i hate i love tell me why
Protege is a fairly archetypal HK movie. It is a slick look at the entire economy of heroin trafficking from the poppy fields in Mae Sai to the streets of HK. Seen through the eyes of an undercover narc who is being groomed as the successor of the ailing drug boss. Moral complexity is thrown in as the narc gets involved with a single mother heroin junkie who lives next door. As typical of most such slick HK movies, it suffers from insufficient characterisation. While we dealt a look at the mechanics of the entire economy of drug trafficking, motivations remain occluded. The drug boss character suggests the usual understanding, if there is demand, he supplies. A detachment from the junkies. Highly unlike a typical HK movie however, there is a uncustomary lack of moral ambivalence in this film. Instead, the message is as clear as the silhouette of a Raintree standing proud on an empty field : Drugs are bad. They kill. And if you traffic drugs into Singapore, you are dead. Dead. Dead.
The other movie is "Half Nelson". It is not exactly an archetypal Hollywood movie. The lead actor, Ryan Gosling has made a name of himself starring in such indie flicks with fairly complex premises. His first success was "The Believer", which has him starring as a Jewish Neo-Nazi. If you thought Edward Norton rocked in American History X, than you should watch Gosling in Believer. In Half Nelson, Gosling reprises a role of conflicted identity. He is a fascinating History teacher in an inner city Brooklyn junior high school by day and a spiraling coke addict at night. His separate lifes meet when one of his students catch him high and sprawled with a coke pipe in the gym toilet after a tough basketball game.
The student, played by Shareeka Epps, is herself a "victim" of the hood. With a brother serving time for drug-related offenses, a single mother and her brother's chums who are "looking out" for her and tempting her into the world of crack dealing. A crack runner. Gosling battles a crumbling life, crumbling ideals, forgotten students. Seeking life through the crutch of cocaine. There is a bar scene when one of his former student's father walks up to him and thanks him for inspiring her daughter to History majors in Georgetown. He tries hard but cannot remember who the student is. It is a poignant and perhaps, most haunting scene. The film builds towards that pivotal climax when student deals crack to teacher in a motel. It is a scene worthy of any movie made in recent memory.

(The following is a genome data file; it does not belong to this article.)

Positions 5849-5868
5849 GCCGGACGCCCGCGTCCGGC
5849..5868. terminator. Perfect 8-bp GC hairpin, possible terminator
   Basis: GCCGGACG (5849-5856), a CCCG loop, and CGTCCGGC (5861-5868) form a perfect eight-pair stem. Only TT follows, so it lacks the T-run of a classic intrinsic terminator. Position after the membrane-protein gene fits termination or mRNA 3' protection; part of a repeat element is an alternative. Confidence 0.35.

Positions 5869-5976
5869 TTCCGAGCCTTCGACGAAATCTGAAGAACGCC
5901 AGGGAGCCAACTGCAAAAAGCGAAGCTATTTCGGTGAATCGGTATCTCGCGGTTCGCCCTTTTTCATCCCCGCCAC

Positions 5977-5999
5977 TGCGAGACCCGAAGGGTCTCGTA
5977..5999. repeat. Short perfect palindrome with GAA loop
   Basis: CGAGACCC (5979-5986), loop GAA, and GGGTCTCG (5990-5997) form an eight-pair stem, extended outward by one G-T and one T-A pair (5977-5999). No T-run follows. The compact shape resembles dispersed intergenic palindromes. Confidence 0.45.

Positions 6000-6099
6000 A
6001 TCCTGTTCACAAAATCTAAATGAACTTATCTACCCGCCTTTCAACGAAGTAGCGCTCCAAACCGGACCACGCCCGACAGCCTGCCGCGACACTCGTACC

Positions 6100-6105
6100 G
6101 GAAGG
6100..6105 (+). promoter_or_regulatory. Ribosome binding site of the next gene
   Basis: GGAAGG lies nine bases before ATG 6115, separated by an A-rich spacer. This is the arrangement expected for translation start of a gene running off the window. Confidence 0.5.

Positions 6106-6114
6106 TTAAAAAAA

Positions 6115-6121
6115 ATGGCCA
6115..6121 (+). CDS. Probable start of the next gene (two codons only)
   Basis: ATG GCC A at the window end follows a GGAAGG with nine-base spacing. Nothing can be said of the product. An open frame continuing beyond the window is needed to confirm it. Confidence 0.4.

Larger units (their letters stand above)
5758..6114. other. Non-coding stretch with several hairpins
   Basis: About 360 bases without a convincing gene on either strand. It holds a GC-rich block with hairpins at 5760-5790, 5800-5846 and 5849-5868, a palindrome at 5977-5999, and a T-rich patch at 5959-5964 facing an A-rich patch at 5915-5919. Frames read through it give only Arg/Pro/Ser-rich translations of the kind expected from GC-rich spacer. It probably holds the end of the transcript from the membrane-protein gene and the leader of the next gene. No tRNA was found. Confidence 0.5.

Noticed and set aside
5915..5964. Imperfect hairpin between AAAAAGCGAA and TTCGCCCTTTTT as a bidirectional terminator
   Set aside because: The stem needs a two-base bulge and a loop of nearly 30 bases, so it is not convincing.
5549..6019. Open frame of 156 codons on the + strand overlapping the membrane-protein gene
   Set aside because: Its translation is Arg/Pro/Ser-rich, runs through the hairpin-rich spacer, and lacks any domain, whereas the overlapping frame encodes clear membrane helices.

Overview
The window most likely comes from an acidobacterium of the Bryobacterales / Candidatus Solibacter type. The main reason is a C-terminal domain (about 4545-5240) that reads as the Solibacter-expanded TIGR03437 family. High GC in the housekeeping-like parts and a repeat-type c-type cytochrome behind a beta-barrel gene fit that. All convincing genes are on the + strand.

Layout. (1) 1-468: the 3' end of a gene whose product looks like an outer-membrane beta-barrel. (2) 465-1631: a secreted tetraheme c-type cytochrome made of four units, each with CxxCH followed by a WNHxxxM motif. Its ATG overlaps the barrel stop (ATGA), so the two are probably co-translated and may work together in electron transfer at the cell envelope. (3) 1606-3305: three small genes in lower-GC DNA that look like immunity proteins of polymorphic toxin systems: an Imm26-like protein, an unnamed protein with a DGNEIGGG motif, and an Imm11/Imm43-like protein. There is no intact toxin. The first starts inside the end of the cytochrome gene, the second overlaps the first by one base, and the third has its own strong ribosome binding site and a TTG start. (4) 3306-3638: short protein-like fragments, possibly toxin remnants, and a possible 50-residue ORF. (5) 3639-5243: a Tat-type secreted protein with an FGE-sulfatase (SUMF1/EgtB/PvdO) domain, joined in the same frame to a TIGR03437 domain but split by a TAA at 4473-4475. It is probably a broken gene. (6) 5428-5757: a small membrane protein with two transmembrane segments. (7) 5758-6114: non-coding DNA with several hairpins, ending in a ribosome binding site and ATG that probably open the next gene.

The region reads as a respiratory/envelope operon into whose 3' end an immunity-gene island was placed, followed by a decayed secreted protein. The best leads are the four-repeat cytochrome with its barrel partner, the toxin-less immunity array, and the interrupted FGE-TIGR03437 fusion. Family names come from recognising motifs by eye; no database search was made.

There is a quiet bleakness and subtlety to this film. It is compellingly genre-twisting; there is none of the stirring Dead Poet Society or Coach Carter motivation of the teacher-student movie dynamic. There is no big play on the white teacher and colored students inspiration narrative. It is very much a simple and truthful movie. Which despite its hard look at life, offers some hope. Not much. But still some. There is an exercise of choice in the end. And this exercise of choice gives that faint glint of hope.
Running in parallel in Half Nelson is a narrative of Gosling in class as he tries to teach dialectics, historical agency and change to his students. The principal wants him to follow the curriculum and teach the civil rights movement. He, on the other hand, is more interested in getting across Hegelian dialectics to the children. To get them to see the movement underlying the CRM. Why change happened. And more importantly, why change can happen and must happen.
There is none of the moral loud-hailing as in Protege. Morality in Half Nelson is nuanced, approximating a reality, a truth rarely seen in fiction. In one movie, you stand as a detached audience, learning a lesson. In the other, the distance between screen and you is as fine as a knife's edge.
Despite our weaknesses, despite our failings and our imperfections, there is a possibility of change. Why change happens, why it can happen and why sometimes it must happen. It begins with choice and the exercise of choice.
Quotes of the Day --
"I hate and I love and who can tell me why?" -- Catullus. Opening lines from The Believer
"There is a time when the operation of the machine becomes so odious, makes you so sick at heart, that you can't take part; you can't even passively take part, and you've got to put your bodies upon the gears and upon the wheels, upon the levers, upon all the apparatus, and you've got to make it stop." -- Mario Savio, UC Berkeley student and leader of Free Speech Movement. Excerpt shown in Half Nelson